The king is supposed to represent God who forgives us beyond measure and then asks us to do the same or assumes that we will do the same. How can we not? How is that we forget? The story gets even more difficult when fellow slaves tell the king about the slave who refused to forgive the debt. The king gets angry and turns him over to be tortured and assures that all who do not forgive from the heart will experience the same fate. Theologically, we are on shaky ground at this point. I honestly cannot imagine God inflicting torture on us for refusing to forgive. What I CAN see, is that refusing to forgive is a way we inflict torture on ourselves.

 

And so, the story leaves us with a profoundly simple and profoundly difficult message: you have received the forgiving grace of God; pass it on. I hear that and I think, “of course.” And then someone hurts me or wrongs me and I remember that it is not that easy. Forgiveness is not simple. It is hard work. It is not once and for all. It is a choice we make throughout our lives. We are given many opportunities to practice.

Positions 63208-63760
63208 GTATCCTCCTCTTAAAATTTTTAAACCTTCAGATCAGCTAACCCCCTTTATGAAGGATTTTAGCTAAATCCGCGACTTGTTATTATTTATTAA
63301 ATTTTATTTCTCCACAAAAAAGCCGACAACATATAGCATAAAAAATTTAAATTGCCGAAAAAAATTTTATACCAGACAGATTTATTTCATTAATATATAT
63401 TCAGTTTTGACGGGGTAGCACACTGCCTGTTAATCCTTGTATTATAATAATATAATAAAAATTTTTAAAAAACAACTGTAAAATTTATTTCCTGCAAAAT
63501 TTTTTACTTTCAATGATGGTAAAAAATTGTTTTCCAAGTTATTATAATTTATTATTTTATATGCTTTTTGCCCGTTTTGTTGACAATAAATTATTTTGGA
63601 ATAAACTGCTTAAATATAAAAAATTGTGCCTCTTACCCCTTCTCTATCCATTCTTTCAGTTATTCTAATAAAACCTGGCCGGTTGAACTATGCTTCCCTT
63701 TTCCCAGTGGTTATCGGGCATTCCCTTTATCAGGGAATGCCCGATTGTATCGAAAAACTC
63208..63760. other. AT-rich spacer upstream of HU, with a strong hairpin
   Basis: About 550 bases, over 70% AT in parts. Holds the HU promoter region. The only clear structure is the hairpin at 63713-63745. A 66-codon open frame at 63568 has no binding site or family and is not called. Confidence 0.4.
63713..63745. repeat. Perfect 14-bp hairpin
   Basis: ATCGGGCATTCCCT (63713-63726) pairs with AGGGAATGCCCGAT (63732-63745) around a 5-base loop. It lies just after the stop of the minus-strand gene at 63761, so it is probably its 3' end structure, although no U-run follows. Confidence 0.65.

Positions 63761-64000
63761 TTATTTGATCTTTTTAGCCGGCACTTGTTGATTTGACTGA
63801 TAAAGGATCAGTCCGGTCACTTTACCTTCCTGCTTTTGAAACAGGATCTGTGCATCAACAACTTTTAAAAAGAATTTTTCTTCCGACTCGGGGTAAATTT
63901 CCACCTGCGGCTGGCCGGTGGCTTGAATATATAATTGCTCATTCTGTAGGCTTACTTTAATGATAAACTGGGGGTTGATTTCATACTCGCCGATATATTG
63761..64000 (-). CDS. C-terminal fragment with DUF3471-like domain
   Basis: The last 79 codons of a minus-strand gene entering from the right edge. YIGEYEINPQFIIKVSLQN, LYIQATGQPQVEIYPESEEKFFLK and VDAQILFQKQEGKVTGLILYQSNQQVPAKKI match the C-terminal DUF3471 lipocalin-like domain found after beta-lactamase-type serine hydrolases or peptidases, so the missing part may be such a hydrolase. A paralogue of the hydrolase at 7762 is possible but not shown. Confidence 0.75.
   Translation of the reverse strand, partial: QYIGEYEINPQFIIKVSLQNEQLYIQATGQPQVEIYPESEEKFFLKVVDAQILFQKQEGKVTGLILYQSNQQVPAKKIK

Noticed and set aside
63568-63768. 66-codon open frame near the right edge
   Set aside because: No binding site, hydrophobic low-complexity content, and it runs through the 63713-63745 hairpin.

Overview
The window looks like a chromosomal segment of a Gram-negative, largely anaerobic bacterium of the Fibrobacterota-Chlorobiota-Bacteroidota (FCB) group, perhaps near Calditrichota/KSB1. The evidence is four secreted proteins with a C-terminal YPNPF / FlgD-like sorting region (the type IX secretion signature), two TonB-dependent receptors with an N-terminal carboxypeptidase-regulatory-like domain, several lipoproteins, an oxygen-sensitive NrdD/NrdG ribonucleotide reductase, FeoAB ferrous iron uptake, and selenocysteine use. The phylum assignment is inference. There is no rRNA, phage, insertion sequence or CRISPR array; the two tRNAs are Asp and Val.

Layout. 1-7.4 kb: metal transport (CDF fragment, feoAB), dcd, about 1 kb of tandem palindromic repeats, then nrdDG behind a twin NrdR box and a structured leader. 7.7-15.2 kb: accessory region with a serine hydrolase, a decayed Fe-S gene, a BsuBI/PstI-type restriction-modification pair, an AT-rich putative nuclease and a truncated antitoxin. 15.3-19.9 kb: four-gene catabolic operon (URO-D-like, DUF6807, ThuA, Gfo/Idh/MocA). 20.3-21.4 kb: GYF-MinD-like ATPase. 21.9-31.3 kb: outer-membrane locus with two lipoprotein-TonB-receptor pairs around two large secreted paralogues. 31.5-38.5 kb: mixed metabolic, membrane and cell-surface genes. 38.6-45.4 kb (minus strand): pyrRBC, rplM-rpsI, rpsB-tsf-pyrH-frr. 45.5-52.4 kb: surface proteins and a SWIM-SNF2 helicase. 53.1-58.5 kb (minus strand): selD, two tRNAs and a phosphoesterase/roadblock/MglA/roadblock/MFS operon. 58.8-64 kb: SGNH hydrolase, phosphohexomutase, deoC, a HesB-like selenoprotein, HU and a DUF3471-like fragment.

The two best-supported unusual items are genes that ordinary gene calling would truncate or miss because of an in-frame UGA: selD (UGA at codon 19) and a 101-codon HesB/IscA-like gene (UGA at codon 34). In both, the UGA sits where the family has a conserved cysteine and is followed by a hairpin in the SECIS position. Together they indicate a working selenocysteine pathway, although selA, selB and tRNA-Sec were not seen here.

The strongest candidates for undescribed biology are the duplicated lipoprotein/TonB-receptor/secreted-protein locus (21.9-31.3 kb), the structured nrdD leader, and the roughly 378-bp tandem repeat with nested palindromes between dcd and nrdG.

I keep hearing the words that we pray EVERY week in worship together “Forgive our debts as we forgive our debtors.” Today, when we say those words together, let’s stop and let them ring in our ears and in our hearts for a bit rather than just racing through without paying attention to what we are saying. Listen to the words “AS WE forgive” and notice that forgiveness is not one way. It is a circle that begins with God forgiving us and then we forgive one another and then God forgives us and then we forgive one another and so on. It sounds almost as if God’s forgiveness depends on ours.

 

John Shelby Spong says, “Matthew has Jesus see the kingdom of heaven as like unto the final accounting, in which forgiveness is our only hope. Forgiving another allows forgiveness to pass to the forgiving one. It is an ever-flowing stream. If one stops the flow of forgiveness, then one can no longer receive it.” (Biblical Literalism: A Gentle Heresy p. 275)